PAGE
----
The test of reasonableness under the Fourth Amendment is not capable of precise definition or mechanical application.   In each case it requires a balancing of the need for the particular search against the invasion of personal rights that the search entails.   Courts must consider the scope of the particular intrusion, the manner in which it is conducted, the justification for initiating it, and the place in which it is conducted.

Bell v. Wolfish, 441 U.S. 520, 559, 99 S.Ct. 1861, 60 L.Ed.2d 447 (1979).

 In this case, Jenkins contends that the scope and the manner of the search that occurred here were both unreasonable under the Fourth Amendment.   He contends that the police disrobed him in a public place to recover drugs.   Applying the four elements enunciated in Wolfish, we disagree that this search of Jenkins violated the Fourth Amendment.   First, as noted by the trial court, Jenkins was not “strip searched” in the manner in which that term is commonly understood, nor in the manner Jenkins claims.   According to the testimony of the law enforcement officers, Jenkins was not required or forced to lower his trousers and boxer shorts in public while the officers conducted a search.7  Rather, a single officer merely pulled the boxer shorts away from his body at the waist area and looked inside to discover the cocaine.   Further, even though this search did occur at a public place, a gas station which Officer Daniel admitted was conducting business,8 there is no indication that any private body parts or the buttock area became publicly exposed.   Additionally, the officers did not touch Jenkins' buttocks;  rather, the bag containing drugs was simply removed from his boxer shorts.9  Cf. Amaechi v. West, 87 F.Supp.2d 556, 564-65 (E.D.Va.2000) (search violated Fourth Amendment where suspect “was essentially paraded out to a public street with a half-buttoned night dress on-exposing a significant portion of her nude body-and intrusively searched up and down in plain view of her husband, children, and neighbors”).

 The dissent suggests that this search was unnecessarily and unreasonably demeaning to Jenkins and an egregious violation of his Fourth Amendment rights.   See dissenting op. at 132, 133-34.   However, the trial court credited the testimony of law enforcement over that of Jenkins, and we are not permitted to second guess the credibility assessments of the trial court.   See generally Ornelas, 517 U.S. at 699, 116 S.Ct. 1657 (“[A] reviewing court should take care ․ to review findings of historical fact only for clear error.”).

 Based upon these findings, in our view nothing equivalent to a strip search occurred in the instant case.   Rather, the search here qualifies as a “reach-in” search, where the suspect remains clothed during the search and the suspect's genitals are not visible to onlookers.   See United States v. Williams, 477 F.3d 974, 977 (8th Cir.), cert. denied, --- U.S. ----, 128 S.Ct. 237, 169 L.Ed.2d 181 (2007).10  As described in the credible evidence, Officer Bonollo merely pulled back Jenkins' boxer shorts, which were already exposed to public view, looked down into Jenkins' buttocks area, viewed approximately two inches of the plastic bag protruding up from between Jenkins' buttocks, and retrieved the bag.11  Logistically speaking, unless a civilian was standing immediately adjacent to Officer Bonollo, a highly unlikely possibility not supported by the evidence here, there is no way that he or she would have been able to view Jenkins' buttocks.   Thus, the contention that Jenkins was subject to an embarrassing and humiliating search in public is simply inconsistent with the facts as determined by the trial court.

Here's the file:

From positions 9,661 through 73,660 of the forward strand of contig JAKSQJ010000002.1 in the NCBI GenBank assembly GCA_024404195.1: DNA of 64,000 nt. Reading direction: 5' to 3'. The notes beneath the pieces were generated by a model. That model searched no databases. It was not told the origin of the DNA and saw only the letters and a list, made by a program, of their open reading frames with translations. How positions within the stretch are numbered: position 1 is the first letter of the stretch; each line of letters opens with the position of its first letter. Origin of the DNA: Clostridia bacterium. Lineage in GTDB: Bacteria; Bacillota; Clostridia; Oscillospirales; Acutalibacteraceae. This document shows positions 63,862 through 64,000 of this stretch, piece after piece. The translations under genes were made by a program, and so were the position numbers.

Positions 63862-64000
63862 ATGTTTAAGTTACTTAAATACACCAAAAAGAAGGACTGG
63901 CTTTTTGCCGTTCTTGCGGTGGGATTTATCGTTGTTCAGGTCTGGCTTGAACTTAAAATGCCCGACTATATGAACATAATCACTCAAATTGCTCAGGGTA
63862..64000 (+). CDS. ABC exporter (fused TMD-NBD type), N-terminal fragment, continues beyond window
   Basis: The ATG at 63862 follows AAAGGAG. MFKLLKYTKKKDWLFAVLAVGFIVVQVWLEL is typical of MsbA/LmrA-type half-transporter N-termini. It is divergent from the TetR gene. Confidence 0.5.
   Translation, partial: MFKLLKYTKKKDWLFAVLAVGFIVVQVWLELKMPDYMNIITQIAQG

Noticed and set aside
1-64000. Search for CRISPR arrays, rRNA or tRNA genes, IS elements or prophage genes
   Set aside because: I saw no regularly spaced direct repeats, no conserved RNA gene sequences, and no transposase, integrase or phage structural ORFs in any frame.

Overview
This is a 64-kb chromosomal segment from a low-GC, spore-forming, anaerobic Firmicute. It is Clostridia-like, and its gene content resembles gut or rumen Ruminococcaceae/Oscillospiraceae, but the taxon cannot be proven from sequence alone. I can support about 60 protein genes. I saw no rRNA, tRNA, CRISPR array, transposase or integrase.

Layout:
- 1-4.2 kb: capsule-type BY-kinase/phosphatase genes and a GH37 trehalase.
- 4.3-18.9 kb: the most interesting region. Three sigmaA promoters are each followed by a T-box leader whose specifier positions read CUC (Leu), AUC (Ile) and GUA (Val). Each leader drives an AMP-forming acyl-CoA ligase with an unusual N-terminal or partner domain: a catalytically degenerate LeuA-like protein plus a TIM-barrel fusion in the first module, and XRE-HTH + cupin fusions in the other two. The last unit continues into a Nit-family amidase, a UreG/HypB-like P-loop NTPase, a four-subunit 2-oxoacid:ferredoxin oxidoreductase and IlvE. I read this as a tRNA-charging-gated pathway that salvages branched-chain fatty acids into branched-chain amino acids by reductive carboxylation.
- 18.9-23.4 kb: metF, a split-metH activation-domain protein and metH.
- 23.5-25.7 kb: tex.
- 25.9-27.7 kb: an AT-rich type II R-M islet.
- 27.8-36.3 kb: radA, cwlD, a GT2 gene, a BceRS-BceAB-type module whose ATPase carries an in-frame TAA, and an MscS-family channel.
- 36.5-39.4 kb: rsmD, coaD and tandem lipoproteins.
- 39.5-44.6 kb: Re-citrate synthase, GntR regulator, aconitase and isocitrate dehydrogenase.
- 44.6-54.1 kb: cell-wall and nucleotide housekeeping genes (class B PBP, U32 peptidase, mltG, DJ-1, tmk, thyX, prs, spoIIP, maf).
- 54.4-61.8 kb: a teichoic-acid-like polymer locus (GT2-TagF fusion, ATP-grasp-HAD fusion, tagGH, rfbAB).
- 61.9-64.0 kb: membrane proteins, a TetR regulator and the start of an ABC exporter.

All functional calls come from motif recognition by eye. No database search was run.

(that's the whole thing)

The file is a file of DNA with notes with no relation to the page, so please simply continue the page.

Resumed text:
Finally, the record reflects that law enforcement proceeded to look in the boxer shorts only after an initial frisk and search of Jenkins' person and his vehicle failed to reveal drugs.   Based upon the tip provided by the CI, which had been verified by Jenkins arriving at the gas station at the time and in a vehicle described by the CI, and the identification of Jenkins as D, a drug dealer, the officers had probable cause to believe that Jenkins arrived at the station for the purpose of selling cocaine to a buyer.   When the initial searches of the vehicle and person did not reveal contraband, it was only then that the supervisor gave Bonollo permission to “look inside his clothing, pull his pants back.”   It is not unknown or in any way unusual that drug dealers frequently hide contraband in their undergarments in an attempt to evade discovery of the unlawful substances during routine searches.12  Therefore, we conclude that Officer Bonollo was justified when, with the approval of his supervisor, he pulled back the waist area of the boxer shorts to look for drugs.